"The 2012 Candidates On The Arts: Michele Bachmann"
With arts and public broadcast issues percolating on the edge of the race for the 2012 presidential race, I thought it made sense to look at where the declared and prospective candidates for president have stood on arts issues throughout their careers. Their views on everything from arts education to support for local artistic traditions say a lot about how they value culture—but also about how they think about the role of government.
Michele Bachmann’s career in politics has been fairly short, and her record on the arts is correspondingly fairly flimsy. But what record she does has indicates staunch opposition to any government role in supporting the arts.
2006: As a GOP state senator, Bachmann opposed an amendment to the Minnesota constitution that would have raised the state’s sales tax to fund development of outdoor spaces and the arts. At the time, the Minneapolis Star Tribune reported that Bachmann said: “Republicans support the arts just as much as Democrats support the arts. The only question is who will pay for it? We don’t want government choosing which arts are subsidized and which ones aren’t.”
2009: Now in Congress, Bachmann votes against the omnibus appropriations bill. Her reasoning? “Even more incredulous is the fact that this omnibus appropriations bill contains funding for many of the same agencies and programs that already received funds in the so-called ‘stimulus’ bill—162 programs in fact,” she said, according to the States News Service. “We also have funding for the National Endowment for the Arts, which, fresh off receiving $50 million from the ‘stimulus,’ is now in line to receive $138 million in this latest proposal.”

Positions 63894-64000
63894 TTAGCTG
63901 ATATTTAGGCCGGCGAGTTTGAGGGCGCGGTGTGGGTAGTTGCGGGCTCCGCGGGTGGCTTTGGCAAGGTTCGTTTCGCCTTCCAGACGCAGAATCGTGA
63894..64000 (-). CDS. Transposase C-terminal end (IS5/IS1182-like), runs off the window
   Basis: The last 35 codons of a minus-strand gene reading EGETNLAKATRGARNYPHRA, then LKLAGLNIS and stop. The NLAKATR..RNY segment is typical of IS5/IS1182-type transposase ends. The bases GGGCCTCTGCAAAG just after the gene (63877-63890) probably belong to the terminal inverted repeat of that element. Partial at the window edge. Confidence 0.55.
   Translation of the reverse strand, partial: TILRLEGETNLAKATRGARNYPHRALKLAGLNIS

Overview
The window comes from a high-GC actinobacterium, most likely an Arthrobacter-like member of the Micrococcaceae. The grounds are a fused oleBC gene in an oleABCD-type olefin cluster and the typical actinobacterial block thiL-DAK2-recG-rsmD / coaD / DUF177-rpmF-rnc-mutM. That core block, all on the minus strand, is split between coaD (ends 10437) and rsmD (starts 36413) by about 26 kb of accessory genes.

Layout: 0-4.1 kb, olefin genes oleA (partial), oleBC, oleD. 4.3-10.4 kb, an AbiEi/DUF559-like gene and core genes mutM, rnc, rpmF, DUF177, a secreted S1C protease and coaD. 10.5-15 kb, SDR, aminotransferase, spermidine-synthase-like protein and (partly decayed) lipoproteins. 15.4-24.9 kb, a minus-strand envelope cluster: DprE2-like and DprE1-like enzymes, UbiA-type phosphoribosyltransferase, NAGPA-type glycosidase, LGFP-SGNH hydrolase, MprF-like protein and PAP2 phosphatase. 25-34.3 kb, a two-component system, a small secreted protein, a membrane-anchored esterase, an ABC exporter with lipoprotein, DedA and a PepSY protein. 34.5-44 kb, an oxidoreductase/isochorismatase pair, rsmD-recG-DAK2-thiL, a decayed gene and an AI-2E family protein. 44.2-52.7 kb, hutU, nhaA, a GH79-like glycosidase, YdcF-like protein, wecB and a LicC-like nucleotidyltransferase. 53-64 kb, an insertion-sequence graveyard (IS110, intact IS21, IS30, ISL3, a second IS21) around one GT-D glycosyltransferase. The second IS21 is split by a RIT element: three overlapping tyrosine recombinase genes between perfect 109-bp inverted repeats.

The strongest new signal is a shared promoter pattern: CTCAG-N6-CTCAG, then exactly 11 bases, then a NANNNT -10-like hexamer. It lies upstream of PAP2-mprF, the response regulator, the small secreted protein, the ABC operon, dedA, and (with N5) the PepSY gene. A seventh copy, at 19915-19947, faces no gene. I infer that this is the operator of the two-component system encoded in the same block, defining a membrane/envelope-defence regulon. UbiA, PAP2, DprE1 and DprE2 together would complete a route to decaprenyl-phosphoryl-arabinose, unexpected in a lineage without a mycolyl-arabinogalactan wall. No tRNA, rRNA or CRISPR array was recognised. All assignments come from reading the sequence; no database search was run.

2010: Bachmann cosponsored a bill introduced by Rep. Doug Lamborn that would have eliminated funding for the Corporation for Public Broadcasting.
2011: When Bachmann proposed an alternative to President Obama’s budget earlier this year, the MN Progressive Project noted that her outline would have eliminated the National Endowment for the Arts. Later that year, she voted for passage of H.R. 1076, which would have stripped all funding from National Public Radio and banned the federal government from spending money on radio content.
None of these are particularly novel or surprising positions for someone of Bachmann’s stated beliefs. She may have genuine policy eccentricities, but when it comes to the arts, Bachmann’s a predictable small-government conservative.